HONOLULU (KHON2) – With everything going on on Maui for the past couple weeks, in particular Lahaina has really been in the headlines and the spotlight of everybody’s attention where even the story of Lahaina being once the capitol of the Hawaiian Kingdom is becoming more known around the islands and, really, around the world. 

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But we are here to fill in a little more of Lahaina’s history with you, so we are here at UH Mānoa with one retired professor of ethnic studies, Kumu Davianna Pomaika’i McGregor. 

We’ve mentioned that Lahaina was once the capitol for a certain amount of time, but if you don’t mind helping to paint a picture because we keep hearing about Lahaina being lusher with water compared to what we see today.

“When the first botanist came in 1792 on Vancouver’s voyage, he writes about how the land is so lush, that there is all these fishponds and stream waters and springs and that everything is cultivated to its ultimate,” says McGregor.

“There are these gardens of sweet potato, there are these great trees of ‘ulu (breadfruit), and you get this beautiful picture of lushness that was Lahaina.  Where the chief lived at the time, which was Kahekili, High Chief Kahekili, he lived on Moku’ula which was in the center of the Mokuhinia fishpond.  It was a very sacred area guarded by Kihawahine, or the mo’o (water spirit) that protects the land and the waters there of Lahaina.  So, it was a very central place for the major chiefs of Hawai’i.”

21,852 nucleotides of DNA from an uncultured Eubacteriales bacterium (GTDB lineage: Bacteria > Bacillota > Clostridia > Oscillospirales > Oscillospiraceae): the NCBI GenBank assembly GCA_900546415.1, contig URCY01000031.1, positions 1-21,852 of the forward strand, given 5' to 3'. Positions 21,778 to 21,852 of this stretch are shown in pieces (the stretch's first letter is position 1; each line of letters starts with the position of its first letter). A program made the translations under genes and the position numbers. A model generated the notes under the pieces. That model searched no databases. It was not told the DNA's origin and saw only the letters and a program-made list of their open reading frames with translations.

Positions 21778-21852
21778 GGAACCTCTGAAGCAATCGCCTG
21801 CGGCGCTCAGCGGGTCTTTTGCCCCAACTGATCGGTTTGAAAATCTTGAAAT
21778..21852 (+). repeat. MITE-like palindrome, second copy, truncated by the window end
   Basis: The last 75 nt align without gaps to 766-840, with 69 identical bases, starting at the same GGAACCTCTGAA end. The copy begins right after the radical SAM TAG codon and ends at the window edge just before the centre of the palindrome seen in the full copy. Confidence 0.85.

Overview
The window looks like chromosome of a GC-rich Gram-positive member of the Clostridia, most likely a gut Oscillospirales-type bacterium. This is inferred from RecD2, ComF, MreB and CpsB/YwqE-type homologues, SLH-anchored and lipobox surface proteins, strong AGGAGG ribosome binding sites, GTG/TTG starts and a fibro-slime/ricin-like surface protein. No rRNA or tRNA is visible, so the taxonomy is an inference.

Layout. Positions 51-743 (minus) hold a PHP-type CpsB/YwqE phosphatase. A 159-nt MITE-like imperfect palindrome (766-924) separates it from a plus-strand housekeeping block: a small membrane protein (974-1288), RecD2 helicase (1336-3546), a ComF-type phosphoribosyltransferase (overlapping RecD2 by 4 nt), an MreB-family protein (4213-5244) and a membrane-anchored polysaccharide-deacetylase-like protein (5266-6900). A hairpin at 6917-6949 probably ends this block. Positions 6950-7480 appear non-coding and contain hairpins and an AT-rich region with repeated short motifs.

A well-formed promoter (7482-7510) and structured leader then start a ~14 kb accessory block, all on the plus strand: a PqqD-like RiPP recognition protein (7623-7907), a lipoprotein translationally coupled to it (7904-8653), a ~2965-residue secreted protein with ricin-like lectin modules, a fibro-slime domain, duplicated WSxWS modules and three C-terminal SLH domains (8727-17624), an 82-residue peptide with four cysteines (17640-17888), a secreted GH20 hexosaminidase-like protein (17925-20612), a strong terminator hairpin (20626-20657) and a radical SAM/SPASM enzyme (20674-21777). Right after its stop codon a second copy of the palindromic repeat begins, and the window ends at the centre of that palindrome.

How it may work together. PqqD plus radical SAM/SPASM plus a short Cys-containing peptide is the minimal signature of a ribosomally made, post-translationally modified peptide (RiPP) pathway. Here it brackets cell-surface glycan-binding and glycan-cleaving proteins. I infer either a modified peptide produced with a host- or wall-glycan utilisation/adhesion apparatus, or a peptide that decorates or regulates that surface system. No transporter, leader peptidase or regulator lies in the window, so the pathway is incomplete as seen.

And speaking of that same Moku’ula island, fast forward to King Kamehameha III, he also called that island his residence. 

But from that time, how did then the transition from being such a lush ‘āina (land) to being such a droughted ‘āina?

When we even look at the name Lahaina, one translation is “the cruel sun” leading to its drought. 

So, where was that transition?

“That came when the sugar cane began to be cultivated on a large-scale basis in the 1860s and there is a report in 1867 by Davida Malo and others on some on the mission,” says McGregor.

“They went house to house because there was a famine in Lahaina in 1867 and they wanted to know what was the cause of it.  And what they found was that the cultivation of sugar, the foundation of what later became Pioneer Mill, was diverting the water away from the taro pond fields into the sugar cane fields and people were also starting to grow sugar instead of kalo (taro).  And so, this led to the loss of subsistence food and the report was we should stop cultivating sugar and we should go back and cultivate the ‘ulu and the sweet potato and the taro.  But as we know, sugar cane began to develop more there in Lahaina and divert more waters to expand the cultivation of sugar under Pioneer Mill into the 20th century.”

Again, this is just a little more for you to understand our history of Lahaina and maybe how we can use that to better move forward into the future. 

If you want to learn more of Hawai’i’s history and culture, click here to visit the Aloha Authentic page on KHON2.com.

Did you know?  Now you do!